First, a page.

"Lucky Laidlaw" and "Worried Webb": The Robert Laidlaw Exemption Case and Public Attitudes to Conscription in 1918

  • Peter Clayworth

Abstract

In February 1918 businessman Robert Laidlaw successfully applied for exemption from conscription, arguing that he alone had the skills to manage his large mail order business Laidlaw Leeds. Opponents of conscription, and many conscription supporters, saw Laidlaw's exemption as proof that New Zealand’s conscription system was failing to guarantee equality of sacrifice. Debate was intensified by the fact that Labour MP Paddy Webb was facing imprisonment for refusing to be conscripted. This paper examines what the Laidlaw case tells us about attitudes to conscription among politicians, the media and the general public in the New Zealand of 1918.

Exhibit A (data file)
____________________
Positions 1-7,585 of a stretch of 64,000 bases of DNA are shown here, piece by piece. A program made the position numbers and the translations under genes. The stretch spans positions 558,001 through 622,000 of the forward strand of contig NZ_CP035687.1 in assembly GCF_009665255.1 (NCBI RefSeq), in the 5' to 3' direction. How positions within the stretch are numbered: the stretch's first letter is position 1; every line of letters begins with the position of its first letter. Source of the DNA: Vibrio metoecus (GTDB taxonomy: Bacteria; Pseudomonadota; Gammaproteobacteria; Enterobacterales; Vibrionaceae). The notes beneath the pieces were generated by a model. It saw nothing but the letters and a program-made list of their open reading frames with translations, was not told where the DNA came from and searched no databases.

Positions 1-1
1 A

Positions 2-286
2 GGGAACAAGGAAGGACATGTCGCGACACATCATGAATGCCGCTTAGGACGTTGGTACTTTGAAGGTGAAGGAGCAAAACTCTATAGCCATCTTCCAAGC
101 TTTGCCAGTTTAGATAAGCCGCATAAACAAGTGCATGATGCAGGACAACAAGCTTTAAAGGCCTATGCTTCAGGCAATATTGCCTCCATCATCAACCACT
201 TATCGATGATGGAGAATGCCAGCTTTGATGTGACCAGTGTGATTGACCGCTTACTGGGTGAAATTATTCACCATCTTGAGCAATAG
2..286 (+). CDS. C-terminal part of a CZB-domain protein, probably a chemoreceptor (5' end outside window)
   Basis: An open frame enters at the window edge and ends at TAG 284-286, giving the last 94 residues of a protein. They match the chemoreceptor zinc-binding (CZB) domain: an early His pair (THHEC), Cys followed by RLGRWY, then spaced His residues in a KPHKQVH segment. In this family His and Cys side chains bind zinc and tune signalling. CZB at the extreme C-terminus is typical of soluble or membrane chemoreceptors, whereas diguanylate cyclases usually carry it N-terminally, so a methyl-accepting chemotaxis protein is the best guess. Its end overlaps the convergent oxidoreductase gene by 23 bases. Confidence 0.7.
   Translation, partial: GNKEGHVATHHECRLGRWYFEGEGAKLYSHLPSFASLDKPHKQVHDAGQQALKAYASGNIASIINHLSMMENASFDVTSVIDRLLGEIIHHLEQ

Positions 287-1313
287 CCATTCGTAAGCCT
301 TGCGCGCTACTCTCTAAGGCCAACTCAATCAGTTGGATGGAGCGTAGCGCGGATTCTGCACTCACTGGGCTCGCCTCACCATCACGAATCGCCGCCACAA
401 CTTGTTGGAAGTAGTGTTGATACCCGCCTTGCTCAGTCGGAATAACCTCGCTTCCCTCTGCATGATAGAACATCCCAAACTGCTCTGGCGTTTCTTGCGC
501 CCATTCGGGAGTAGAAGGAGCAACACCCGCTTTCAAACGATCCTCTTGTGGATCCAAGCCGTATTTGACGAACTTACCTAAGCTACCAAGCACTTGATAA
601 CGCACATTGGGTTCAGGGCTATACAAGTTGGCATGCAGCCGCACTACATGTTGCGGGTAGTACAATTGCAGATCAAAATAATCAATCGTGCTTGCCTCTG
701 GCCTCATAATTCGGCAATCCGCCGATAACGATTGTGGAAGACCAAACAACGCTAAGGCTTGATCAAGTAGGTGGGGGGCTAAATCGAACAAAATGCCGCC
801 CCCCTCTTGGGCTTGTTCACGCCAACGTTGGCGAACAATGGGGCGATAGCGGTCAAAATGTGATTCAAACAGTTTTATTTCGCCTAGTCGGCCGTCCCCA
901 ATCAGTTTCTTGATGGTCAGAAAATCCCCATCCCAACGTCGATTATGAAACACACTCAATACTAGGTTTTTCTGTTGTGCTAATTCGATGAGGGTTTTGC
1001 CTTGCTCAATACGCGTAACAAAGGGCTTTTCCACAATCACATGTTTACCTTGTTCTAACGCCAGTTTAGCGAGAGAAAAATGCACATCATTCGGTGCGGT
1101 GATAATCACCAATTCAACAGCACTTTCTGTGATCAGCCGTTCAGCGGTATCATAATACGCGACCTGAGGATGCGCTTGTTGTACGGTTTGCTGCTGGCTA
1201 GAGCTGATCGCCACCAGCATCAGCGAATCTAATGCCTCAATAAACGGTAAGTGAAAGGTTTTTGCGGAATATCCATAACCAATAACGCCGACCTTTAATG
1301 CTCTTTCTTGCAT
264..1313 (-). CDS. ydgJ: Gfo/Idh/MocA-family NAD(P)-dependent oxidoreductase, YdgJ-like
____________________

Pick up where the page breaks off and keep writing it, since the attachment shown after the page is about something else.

Published
2015-06-23
How to Cite
CLAYWORTH, Peter. "Lucky Laidlaw" and "Worried Webb": The Robert Laidlaw Exemption Case and Public Attitudes to Conscription in 1918. The Journal of New Zealand Studies, [S.l.], n. 20, june 2015. ISSN 2324-3740. Available at: <https://ojs.victoria.ac.nz/jnzs/article/view/3878>. Date accessed: 21 july 2019. doi: https://doi.org/10.26686/jnzs.v0i20.3878.